The widespread use of fMRI (functional magnetic imaging) has allowed researchers to watch as sensory stimuli literally “light up” various areas of the brain, which has lead to some very illuminating understandings of how our brains actually work. One of those areas, our “moral” center, is actually closely connected to the area of our brain in which physical revulsion is located. In other words, according to our brain circuitry, morality and disgust are closely related.
To illustrate this, researchers have conducted a commonplace study in which pairs of individuals are given $100 to share. However, only one of the individuals has the ability to decide how the cash is divided among them, with the other person having the ability to accept or reject the offer. If the offer is accepted, they both get the money. If the offer is rejected, they both get nothing. If the deal is rejected, fMRI scans show that the person rejecting the offer shows pronounced activity in the disgust center of the brain. Generally, any deal that offered the second person less than 43% of the pot was rejected, meaning the “rejecter” turned down a free $43 simply because the other person was going to get $57; a moral judgement that triggers feelings of physical disgust.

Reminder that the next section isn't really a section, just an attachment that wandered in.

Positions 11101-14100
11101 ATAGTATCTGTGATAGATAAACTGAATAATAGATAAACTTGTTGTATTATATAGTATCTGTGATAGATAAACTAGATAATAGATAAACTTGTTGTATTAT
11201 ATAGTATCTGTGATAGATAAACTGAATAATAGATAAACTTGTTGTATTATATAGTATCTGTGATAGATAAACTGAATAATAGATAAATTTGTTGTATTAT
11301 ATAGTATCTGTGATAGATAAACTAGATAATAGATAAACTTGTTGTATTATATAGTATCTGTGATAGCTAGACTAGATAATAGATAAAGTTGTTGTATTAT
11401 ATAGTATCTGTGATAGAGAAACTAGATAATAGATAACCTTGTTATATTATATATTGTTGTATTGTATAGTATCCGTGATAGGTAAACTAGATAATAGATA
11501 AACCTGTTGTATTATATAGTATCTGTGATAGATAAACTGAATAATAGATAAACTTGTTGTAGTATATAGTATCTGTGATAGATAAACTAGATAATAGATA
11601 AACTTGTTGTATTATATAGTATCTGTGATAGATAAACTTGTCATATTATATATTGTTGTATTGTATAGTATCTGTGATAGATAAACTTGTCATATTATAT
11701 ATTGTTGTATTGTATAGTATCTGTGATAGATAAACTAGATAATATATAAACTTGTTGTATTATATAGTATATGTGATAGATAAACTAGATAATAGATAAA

Jonathan Haidt, of the University of Virginia, told TIME, “There is literal disgust and moral disgust, and the two overlap. Betrayal, hypocrisy, certain kinds of baseness trigger the brain's moral response." In fact, so powerful is this mechanism in our brains that we even physically respond to witnessing someone else get cheated. The more honorably the victim responds to being taken advantage of, the more visceral our reactions are. In the case of John Edwards, who had an illegitimate child with his mistress while Elizabeth Edwards was dying of cancer, makes the bile rise in the back of the throat because we are powerfully morally reactive, and subsequently disgusted, by the behavior. In a sense, our physical reaction to those things which we deem immoral, serve to gird our moral code and make us even more morally reactive.
Perhaps this explains the vehemence and apparent inflexibility with which some, those who believe they are in the moral right, pursue their own personal, political, and social agendas. If we understand that the physical reaction is just a trick of brain chemistry, we may be able to approach moral questions more objectively, and more reasonably.